2. Power of appointment (cabinet + can reorganize gov. departments)
1. Power to call elections to the House of Commons (at least once every 5 years)
3. Also sets national political agenda, oversees military, appoints ambassadors, manages crises, and leads his/her party.
Japan's PM- Shinzo Abe
Britain's PM- David Cameron
Executive Powers
Presidential Powers (Vladimir Putin)
1. Issue decrees
2. Power of appointment
3. Call elections
4. Power of veto (can be overturned with 2/3 vote in Duma)
5. Martial law and state of emergency (needs approval of Federation Council)
*State Council, Executive Office, Security Council, and Russian Federation, and PM aid executive branch
Presidential Powers (Xi Jiping)
1. Power to appoint (State Council, departmental ministers, chairs of legislative committees, and China's foreign ambassadors)

2. Power to declare state of emergency

3. Power to declare war
Priemer (Currently Li Keqiang)
2nd most important person in China after leader of the party.

Always a member of Politburo

1982 decision to limit premiers to two consecutive 5-year terms.
China
Russia
House of Lords
600 Life peers, religious leaders (2 archbishops + 24 bishops), 92 hereditary peers.

Main powers include: introducing legislation, and approving bills going through Parliament.
House of Commons
Contains 650 Members of Parliament and a shadow cabinet.

5 Major Roles – to represent, to make laws, to keep the PM accountable, to be a forum for national debate, and to act as a recruitment pool for members of government.
House of Councillors
242 members serving fixed six-year terms

Most it can do is to delay the passage of legislation.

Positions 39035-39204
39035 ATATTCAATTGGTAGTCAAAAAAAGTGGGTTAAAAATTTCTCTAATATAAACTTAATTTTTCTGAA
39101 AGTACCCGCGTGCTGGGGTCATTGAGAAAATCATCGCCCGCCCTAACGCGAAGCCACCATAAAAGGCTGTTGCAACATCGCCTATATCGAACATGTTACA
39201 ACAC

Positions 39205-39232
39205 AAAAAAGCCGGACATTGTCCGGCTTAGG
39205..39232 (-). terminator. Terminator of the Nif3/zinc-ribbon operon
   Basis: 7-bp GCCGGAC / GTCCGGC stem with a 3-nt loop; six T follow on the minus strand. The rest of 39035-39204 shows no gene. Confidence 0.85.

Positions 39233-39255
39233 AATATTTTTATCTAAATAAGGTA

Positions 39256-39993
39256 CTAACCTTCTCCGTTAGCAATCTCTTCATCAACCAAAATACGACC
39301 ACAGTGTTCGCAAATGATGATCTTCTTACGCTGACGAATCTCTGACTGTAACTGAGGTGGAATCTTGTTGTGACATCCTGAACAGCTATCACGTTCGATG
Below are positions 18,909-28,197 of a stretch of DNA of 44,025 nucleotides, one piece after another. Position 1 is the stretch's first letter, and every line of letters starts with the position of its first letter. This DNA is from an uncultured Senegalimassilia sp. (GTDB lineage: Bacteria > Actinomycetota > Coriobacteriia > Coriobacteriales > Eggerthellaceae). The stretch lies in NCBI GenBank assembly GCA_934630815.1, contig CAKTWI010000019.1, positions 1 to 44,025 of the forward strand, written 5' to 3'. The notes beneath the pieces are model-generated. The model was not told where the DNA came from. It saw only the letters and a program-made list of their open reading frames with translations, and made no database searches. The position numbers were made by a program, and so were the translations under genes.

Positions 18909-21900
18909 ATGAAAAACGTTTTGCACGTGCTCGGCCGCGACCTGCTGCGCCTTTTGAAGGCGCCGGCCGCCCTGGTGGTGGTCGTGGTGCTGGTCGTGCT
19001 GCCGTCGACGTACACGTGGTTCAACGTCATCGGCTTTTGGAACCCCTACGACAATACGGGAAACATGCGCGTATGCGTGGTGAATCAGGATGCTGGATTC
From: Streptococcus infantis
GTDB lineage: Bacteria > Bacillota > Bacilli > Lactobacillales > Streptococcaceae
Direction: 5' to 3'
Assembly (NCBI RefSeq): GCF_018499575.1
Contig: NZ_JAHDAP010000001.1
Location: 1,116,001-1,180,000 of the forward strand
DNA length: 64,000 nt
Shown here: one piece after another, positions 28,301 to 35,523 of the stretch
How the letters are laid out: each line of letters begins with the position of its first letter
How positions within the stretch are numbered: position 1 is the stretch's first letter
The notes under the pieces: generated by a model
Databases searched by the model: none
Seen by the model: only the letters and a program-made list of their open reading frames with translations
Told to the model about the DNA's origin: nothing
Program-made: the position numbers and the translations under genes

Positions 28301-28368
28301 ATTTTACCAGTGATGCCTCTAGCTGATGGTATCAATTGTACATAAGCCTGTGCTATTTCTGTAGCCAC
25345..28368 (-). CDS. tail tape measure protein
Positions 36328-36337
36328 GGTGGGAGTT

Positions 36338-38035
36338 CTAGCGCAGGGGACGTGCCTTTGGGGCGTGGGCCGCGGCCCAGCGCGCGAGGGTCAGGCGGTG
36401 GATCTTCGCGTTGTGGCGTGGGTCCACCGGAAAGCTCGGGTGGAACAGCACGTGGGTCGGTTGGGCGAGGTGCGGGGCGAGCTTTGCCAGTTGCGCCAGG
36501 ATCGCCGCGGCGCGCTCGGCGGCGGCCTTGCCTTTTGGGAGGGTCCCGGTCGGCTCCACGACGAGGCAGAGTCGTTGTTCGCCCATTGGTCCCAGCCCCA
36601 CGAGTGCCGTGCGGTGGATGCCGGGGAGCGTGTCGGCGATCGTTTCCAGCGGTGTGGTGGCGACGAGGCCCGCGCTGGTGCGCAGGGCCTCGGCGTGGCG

House of Representatives
Chooses the PM, passes laws, passes the budget, makes treaties, and can override an upper house veto with a 2/3 majority.

Meets only 5 months per year.
Parliament
Diet
Federation Council
Must approve changes to internal borders of Russian subjects

Must approve decisions by president to declare martial law or a state of emergency

Schedules presidential elections and has power to initiate impeachment proceedings against the president

Confirms presidential nominations to the Constitutional and Supreme Court
State Duma
450 members elected for maximum five-year terms

Must confirm president’s choice for PM, approve all gov. ministers, and can introduce motions of no confidence in government.
National People's Congress
Members are elected for five-year terms

Discuss and endorse decisions already made by the party

Meets only for on session of 2-3 weeks each year

Delegates are only indirectly elected by the people (voters elect local congresses, which elect county congresses, which elect provincial congresses, which elects the NPC)
Standing Committee
Elected by NPC, Committee meets twice per month and consists of about 150 members, including a chairman (considered 3rd most important person in the Chinese political system).